The King of Mercy and Compassion: Matthew 18:23-35
““23) For this reason the kingdom of heaven may be compared to a king who wished to settle accounts with his slaves. 24) When he had begun to settle them, one who owed him ten thousand talents was brought to him. 25) But since he did not have the means to repay, his Lord commanded him to be sold, along with his wife and children and all that he had, and repayment to be made. 26) So the slave fell to the ground and prostrated himself before him, saying, ‘Have patience with me and I will repay you everything.’ 27) And the Lord of that slave felt compassion and released him and forgave him the debt. 28) But that slave went out and found one of his fellow slaves who owed him a hundred denarii; and he seized him and began to choke him, saying, ‘Pay back what you owe.’ 29) So his fellow slave fell to the ground and began to plead with him, saying, ‘Have patience with me and I will repay you.’ 30) But he was unwilling and went and threw him in prison until he should pay back what was owed.” Matthew‬ ‭18‬:‭23‬-‭35
Jesus used the question of Peter about forgiveness to tell one of the greatest parables in the Bible. It is the story of a king who decided to settle accounts with his slaves. There was brought before him one slave who owed him ten thousand pieces of silver.
By todays standards, that would be millions of dollars of unsecured debt. The king commanded him to be sold, together with his wife, family and all his possessions and the proceeds of the sale to be applied to the debt. His entreaty for patience was foolish because he had a debt he could not pay!
But moved with compassion, the king forgave him the entire debt. You would think that his gratitude would have been life changing. The grace and mercy given to him was totally unmerited.
But as the story goes, he went out and found a fellow slave that owed him a hundred denarii. By contrast, it was a very small debt. It was manageable. The whole debt could have easily been repaid in less than a year.
The fellow slave fell down and begged for patience. The request was more than reasonable. But the text says he was choked, treated with contempt and thrown into the debtors prison until repayment was made. What a tragedy! It would now take him several years to pay back his debt because of greatly reduced wages.
As the story continued, some fellow slaves were watching. They could not reconcile the compassion from the king toward the slave with an insane debt and his irrational treatment of a fellow slave with such a small debt. The rest of the story is profound.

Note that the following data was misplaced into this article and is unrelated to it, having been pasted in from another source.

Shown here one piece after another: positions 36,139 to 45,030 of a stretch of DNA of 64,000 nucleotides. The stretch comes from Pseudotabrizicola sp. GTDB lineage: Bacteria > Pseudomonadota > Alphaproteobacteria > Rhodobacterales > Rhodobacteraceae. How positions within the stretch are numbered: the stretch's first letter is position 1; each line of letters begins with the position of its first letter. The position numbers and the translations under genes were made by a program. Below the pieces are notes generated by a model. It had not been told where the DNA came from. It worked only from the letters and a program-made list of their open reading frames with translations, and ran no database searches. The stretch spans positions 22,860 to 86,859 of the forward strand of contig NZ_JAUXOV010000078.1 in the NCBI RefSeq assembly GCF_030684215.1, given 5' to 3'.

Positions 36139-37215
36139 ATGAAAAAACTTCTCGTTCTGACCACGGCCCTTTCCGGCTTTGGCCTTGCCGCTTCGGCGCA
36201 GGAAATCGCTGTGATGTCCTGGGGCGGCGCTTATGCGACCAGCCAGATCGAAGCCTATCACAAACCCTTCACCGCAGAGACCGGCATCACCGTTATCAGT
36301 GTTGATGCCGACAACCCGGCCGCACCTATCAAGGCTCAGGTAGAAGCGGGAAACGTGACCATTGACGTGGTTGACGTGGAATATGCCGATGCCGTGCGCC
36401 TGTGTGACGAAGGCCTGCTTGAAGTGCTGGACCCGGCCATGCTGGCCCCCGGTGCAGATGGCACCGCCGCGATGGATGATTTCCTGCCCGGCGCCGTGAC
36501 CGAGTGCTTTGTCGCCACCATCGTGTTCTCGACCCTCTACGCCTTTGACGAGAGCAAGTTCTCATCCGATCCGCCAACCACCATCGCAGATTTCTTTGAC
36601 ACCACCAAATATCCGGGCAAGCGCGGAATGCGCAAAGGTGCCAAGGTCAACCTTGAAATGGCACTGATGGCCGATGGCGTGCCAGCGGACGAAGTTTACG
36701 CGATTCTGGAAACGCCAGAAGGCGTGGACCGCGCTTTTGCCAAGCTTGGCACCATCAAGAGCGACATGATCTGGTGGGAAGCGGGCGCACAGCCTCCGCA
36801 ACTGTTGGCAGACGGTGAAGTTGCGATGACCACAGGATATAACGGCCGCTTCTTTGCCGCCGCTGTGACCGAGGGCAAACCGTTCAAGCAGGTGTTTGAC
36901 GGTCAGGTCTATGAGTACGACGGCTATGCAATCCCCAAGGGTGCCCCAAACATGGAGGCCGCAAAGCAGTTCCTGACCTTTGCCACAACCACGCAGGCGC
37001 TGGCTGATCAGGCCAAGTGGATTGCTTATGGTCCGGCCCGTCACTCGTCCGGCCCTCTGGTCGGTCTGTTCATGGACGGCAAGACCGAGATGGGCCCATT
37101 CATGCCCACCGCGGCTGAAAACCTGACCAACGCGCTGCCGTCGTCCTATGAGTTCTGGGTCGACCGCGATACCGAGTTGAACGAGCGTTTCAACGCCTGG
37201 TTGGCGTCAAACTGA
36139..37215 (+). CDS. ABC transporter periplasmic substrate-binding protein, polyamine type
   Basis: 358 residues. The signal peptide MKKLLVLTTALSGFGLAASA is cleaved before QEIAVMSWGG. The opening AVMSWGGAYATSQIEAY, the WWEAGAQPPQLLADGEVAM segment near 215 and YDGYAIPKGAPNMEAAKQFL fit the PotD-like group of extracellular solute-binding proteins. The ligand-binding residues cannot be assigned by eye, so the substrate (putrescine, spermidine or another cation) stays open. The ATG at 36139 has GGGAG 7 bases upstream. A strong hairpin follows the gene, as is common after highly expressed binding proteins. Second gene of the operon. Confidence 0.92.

“31) So when his fellow slaves saw what had happened, they were deeply grieved and came and reported to their Lord all that had happened. 32) Then summoning him, his Lord *said to him, ‘You wicked slave, I forgave you all that debt because you pleaded with me. 33) Should you not also have had mercy on your fellow slave, in the same way that I had mercy on you?’ 34) And his Lord, moved with anger, handed him over to the torturers until he should repay all that was owed him. 35) My heavenly Father will also do the same to you, if each of you does not forgive his brother from your heart.” Matthew‬ ‭18‬:‭31‬-‭35‬
There are so many lessons in this story. Let me briefly unpack four insights from this amazing parable. I am sure you can find more.
First, the King is pictured as having compassion. This is a description of God and the gospel. John 3:16 says God loves people so much that He sent His own Son to pay for our sin that we might be forgiven our debt and saved. We do not work to earn our salvation. Our debt is too big. We merely believe in Jesus Christ and the gospel.
Second, you will never be asked to forgive anyone more than you need to be forgiven. Why? Because your sin is an eternal debt, but their sin against you is temporal. We all have a debt of sin before God that we cannot pay. But toward each other, we are at best fellow slaves. One day we will all stand before the judgement seat of Christ. (See 2 Corinthians 5:10)
Third, those who are forgiven and shown mercy should likewise forgive others and show mercy. It seems that our standard of mercy and forgiveness will be applied to us when we stand before God. It is unimaginable that forgiven sinners have no compassion on others.
Finally, other people are watching! Your testimony is validated or falsified by the way you treat other people. Those who claim to be forgiven have no basis to be critical, condescending or judgmental. They should be the first to display compassion, mercy and grace to people living in bondage to sin. They should point others to the King of mercy and compassion.
Daily Bible Commentary By Terry Baxter: Cofounder of GoServ Global